In its second staging, the Harrison College – Campion College student exchange programme has been successful in fostering regional integration, improving student achievement levels, and the exchange of different teaching methodologies that allows students to identify, reflect on and strengthen their individual learning styles.
Twenty-two Campion College students were afforded the opportunity to spend a week on Bajan soil after arriving on January 25.
The partnership was established, after Juanita Wade, principal of Harrison College, passionately expressed her desire to collaborate with Jamaican schools to support their objective of producing more “regionally aware citizens”, said Grace Baston, principal of Campion College, who spoke with The Gleaner on Friday.
“The way she proposed it was very interesting to us. We were right away, wanting to do it,” Baston expressed.
The partnership began in October 2022 when 20 sixth-form students from Harrison College along with Wade, a teacher and a guidance counsellor visited Campion College in Kingston for one week. The students immersed themselves in life at Campion by participating in a variety of campus activities before going on excursions to places like the National Art Gallery, The University of the West Indies, Mona campus, Port Antonio, and Dunn’s River Falls.
“The recurring theme, that you hear the children talking about is how much they’ve learnt, how much they’ve grown, how deeper is their sense of being Caribbean people,” she said of her students.
Compared to Jamaican students, who tended to relate to Americans more frequently and easily, Bajans appeared to have a stronger sense of identity, she noted.
In a recent interview with The Gleaner, Carl Applewhaite, year head of the sixth form at Harrison College in Bridgetown, Barbados, stated that the students’ experience in the programme was an “enlightening” one.
The programme’s goal this year was to increase access to knowledge and values disseminated through digital media. He also mentioned that increased migration is one of the factors affecting our current way of life and has shaped our future global identity.
“Therefore, in an era where globalisation threatens our Caribbean identity, we acknowledge the fact that we are stronger together, and cannot continue to facilitate the geo-psychological fragmentation that currently exists. We must counteract this fragmentation and meet each other in their respective spaces,” he said.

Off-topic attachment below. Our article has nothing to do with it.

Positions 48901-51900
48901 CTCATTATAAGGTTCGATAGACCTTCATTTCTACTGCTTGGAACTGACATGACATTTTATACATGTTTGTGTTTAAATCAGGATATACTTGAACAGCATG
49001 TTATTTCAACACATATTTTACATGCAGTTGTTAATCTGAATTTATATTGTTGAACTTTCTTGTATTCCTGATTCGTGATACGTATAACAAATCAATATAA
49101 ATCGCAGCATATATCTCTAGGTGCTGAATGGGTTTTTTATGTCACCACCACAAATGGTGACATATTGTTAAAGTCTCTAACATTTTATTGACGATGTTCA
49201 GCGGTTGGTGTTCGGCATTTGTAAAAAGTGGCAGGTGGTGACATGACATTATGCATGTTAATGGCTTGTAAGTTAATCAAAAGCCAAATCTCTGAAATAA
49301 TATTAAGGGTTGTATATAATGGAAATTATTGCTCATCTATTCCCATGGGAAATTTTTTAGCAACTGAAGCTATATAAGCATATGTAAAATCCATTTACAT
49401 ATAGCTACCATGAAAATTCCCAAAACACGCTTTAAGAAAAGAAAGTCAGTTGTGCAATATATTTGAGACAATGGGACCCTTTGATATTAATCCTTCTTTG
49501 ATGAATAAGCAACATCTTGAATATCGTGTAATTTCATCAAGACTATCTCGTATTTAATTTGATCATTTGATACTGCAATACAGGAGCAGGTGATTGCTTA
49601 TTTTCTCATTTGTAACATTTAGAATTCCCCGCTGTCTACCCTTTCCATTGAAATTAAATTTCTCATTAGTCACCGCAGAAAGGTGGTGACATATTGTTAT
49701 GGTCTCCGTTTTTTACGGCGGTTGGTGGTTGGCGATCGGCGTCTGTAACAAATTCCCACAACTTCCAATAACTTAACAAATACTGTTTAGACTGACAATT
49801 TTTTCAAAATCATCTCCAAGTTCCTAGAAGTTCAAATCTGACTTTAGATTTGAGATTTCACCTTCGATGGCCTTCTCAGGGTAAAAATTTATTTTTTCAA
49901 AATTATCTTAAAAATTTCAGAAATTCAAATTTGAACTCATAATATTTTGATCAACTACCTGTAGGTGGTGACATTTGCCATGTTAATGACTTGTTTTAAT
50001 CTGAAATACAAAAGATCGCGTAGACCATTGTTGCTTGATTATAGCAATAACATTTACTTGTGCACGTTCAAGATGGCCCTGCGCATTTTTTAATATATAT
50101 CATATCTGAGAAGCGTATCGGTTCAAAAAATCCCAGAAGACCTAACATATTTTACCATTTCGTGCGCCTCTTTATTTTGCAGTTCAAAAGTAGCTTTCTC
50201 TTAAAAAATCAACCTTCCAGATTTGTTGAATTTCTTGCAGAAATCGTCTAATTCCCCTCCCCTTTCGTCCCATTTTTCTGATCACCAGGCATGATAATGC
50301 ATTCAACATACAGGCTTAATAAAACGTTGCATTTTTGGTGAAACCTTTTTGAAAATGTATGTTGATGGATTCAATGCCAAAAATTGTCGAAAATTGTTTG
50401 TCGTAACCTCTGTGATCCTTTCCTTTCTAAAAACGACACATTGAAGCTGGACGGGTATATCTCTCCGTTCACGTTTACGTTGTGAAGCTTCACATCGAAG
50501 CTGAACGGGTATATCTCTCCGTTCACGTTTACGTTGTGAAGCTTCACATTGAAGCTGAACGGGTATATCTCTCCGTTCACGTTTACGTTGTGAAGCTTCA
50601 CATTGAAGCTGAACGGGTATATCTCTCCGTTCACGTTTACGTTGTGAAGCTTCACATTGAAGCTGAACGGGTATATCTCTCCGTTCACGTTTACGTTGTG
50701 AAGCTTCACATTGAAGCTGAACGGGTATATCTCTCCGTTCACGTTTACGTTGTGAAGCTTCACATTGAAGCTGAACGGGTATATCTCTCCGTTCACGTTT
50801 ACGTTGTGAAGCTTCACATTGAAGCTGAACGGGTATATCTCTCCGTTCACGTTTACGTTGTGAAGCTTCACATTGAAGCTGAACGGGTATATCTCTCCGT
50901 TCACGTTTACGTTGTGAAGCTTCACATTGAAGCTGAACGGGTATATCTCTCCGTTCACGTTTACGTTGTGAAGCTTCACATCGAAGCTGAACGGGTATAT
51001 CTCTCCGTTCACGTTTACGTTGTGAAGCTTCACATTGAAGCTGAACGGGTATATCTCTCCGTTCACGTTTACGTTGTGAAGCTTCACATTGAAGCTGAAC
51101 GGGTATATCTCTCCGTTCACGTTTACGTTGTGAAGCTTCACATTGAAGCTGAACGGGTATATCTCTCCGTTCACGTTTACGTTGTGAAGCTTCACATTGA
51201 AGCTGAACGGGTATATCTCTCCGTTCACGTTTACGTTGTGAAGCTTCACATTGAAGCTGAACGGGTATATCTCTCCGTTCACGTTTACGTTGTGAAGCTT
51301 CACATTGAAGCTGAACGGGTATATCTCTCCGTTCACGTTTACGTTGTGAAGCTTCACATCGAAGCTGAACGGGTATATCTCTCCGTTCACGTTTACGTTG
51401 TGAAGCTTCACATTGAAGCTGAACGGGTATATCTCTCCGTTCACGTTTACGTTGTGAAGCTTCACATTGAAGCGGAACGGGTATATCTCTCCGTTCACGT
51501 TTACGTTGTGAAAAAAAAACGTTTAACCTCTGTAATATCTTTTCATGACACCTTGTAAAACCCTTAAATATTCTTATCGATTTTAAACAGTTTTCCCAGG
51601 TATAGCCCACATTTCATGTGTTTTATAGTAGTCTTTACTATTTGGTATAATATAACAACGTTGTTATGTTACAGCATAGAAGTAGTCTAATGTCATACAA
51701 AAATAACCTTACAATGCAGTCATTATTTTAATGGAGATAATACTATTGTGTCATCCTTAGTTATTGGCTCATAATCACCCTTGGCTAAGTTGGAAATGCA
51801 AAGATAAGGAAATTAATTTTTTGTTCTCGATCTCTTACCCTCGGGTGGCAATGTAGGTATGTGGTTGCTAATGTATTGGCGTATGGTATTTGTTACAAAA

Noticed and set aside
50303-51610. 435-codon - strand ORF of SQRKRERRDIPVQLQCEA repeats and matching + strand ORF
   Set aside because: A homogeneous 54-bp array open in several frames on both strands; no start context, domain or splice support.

He continued that in an effort to strengthen regional identity, it was necessary that “we first seek to embrace our own, and that of our regional counterparts”.
“Indeed, it is ironic that many of the students who participated in the student exchange did not visit any regional territory prior to the exchange. Therefore, this exchange seeks to emphasise to the youth that many hands make light work, and the more persons that are involved in the pursuit of regional integration, the more incumbent it would be for the political directorate to enact that which the society demands,” said Applewhaite.
The contingent engaged in visits to the various campuses of The University of the West Indies, tours of historical sites such as Harrison’s Cave and a visit to the House of Parliament, and St Nicholas Abbey.
The students also participated in student-led summits where they discussed the issues that the region is currently facing while identifying local solutions to these challenges.
Among the topics discussed was the orange economy which is often referred to as the cultural or creative industry. The students also engaged in dialogue on the development of the curriculum to incorporate financial literacy, the sustainability of tourism, and the effects of crime and deviance on Caribbean economies and society.
Baston lauded the ‘Harristonians’ and ‘Campionites’ contributions to a successful summit and indicated how surprised she and her students were to see Prime Minister of Barbados, Mia Mottley, in attendance, speaking with “the future generation of the Caribbean”.
“One of the things Prime Minister Mottley shared was the dream she had that we should commit as a region to having every single Caribbean child visit another Caribbean Island as part of their high school experience.”
Baston said that the Campion community felt the experience was worthwhile as it fits into the school’s mission and vision of producing students who are globally and yet regionally aware. She said that the institution was committed to finding the means to make sure that the exchange programme continue.
The trip was financed by parents of the students who attended. Fund-raising activities were also carried out to help with the expense and the school provided support to those pupils who needed it in order to attend.
Applewhaite told The Gleaner that the final day of the exchange programme when he saw tearful youngsters realising the experience was coming to a close, was his fondest memory.
This was because it revealed that successful bonds were formed, and a greater understanding of each other’s culture was established.
“This could not have been achieved without both countries experiencing the other. Stereotypes, misconceptions and misunderstandings were dismantled; each student saw another human being, just like him or herself, living in a limited space with similar struggles and common goals,” he said.
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